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Tennis Elbow Treatment

Many people are surprised that lateral epicondylitis – more commonly known as tennis elbow – can be developed by people who have never even picked up a tennis racket. Despite its name, tennis elbow is not restricted to just tennis players – though it is estimated that as many as 70 percent of tennis players eventually develop the condition.

Even if you’re not a tennis pro, you do need an all-star chiropractor to help expedite the healing process and help you regain your strength. If tennis elbow has knocked you off your game, discover how the team at ChiroCare of Florida can help.

What is Tennis Elbow?

Tennis elbow develops when the tendons in the forearm become damaged. Tendons are flexible bands of strong fibrous connective tissue that attach a muscle to bone. They are located at each end of a muscle and as the muscle contracts, the attached tendon pulls the bone into movement.

When a tendon is overstretched or torn, it’s known as a strain. When a tendon is inflamed, it’s known as tendinitis. In lateral epicondylitis – tennis elbow – a bit of both is happening. Through repeated overuse, the tendon develops microscopic tears which do not heal completely. In turn, both the tendon and muscle become inflamed, creating pain and tenderness on the outside of the elbow.

What Causes Tennis Elbow?

The elbow joint is made up of the two bones in the forearm, the radius and the ulna, as well as the humerus, the long bone in the upper arm. Each end of the humerus has small bony bumps called epicondyles, which is where the tendons of the forearm attach.

Tennis elbow is most commonly caused by damage to a specific forearm muscle on the lateral side, known as the extensor carpi radialis brevis (ECRB). The ECRB is the muscle that helps stabilize the wrist when the elbow is straight. When the ECRB is overused, microscopic tears form in the tendon where it attaches to the lateral epicondyle, the fancy name for the bony bump located on the outside of the forearm.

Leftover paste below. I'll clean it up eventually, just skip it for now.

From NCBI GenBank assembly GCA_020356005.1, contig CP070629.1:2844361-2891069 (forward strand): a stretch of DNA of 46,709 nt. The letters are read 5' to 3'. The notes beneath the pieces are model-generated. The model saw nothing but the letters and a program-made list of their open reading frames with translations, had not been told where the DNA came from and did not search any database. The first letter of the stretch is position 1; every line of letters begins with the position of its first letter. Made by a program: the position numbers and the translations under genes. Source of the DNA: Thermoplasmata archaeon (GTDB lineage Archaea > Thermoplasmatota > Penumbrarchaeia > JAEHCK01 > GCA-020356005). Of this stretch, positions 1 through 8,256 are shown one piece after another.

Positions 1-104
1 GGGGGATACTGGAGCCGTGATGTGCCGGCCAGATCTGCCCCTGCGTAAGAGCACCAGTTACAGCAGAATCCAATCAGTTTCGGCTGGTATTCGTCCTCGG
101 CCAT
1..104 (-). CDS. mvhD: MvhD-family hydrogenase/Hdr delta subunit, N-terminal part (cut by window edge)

Tennis elbow is a degenerative process that occurs when the tears within the tendon do not heal completely. Through repeated use, both the tendons and muscles become inflamed. Repetitive motions, like gripping a racket during a swing can strain the muscles and put too much stress on the tendons, leading to pain and tenderness on the outside of the elbow.

Who Gets Tennis Elbow?

You don’t have to be Serena Williams to develop tennis elbow. In fact, you don’t even have to like tennis. Many people who develop tennis elbow simply participate in work or recreational activities that require repetitive and vigorous use of the forearm muscle. Generally speaking, most people who get tennis elbow are between the ages of 35 and 65, although anyone can develop the condition if certain risk factors are present. The occurrence is equal among men and women, although the condition does occur in the dominant arm in about 75 percent of cases.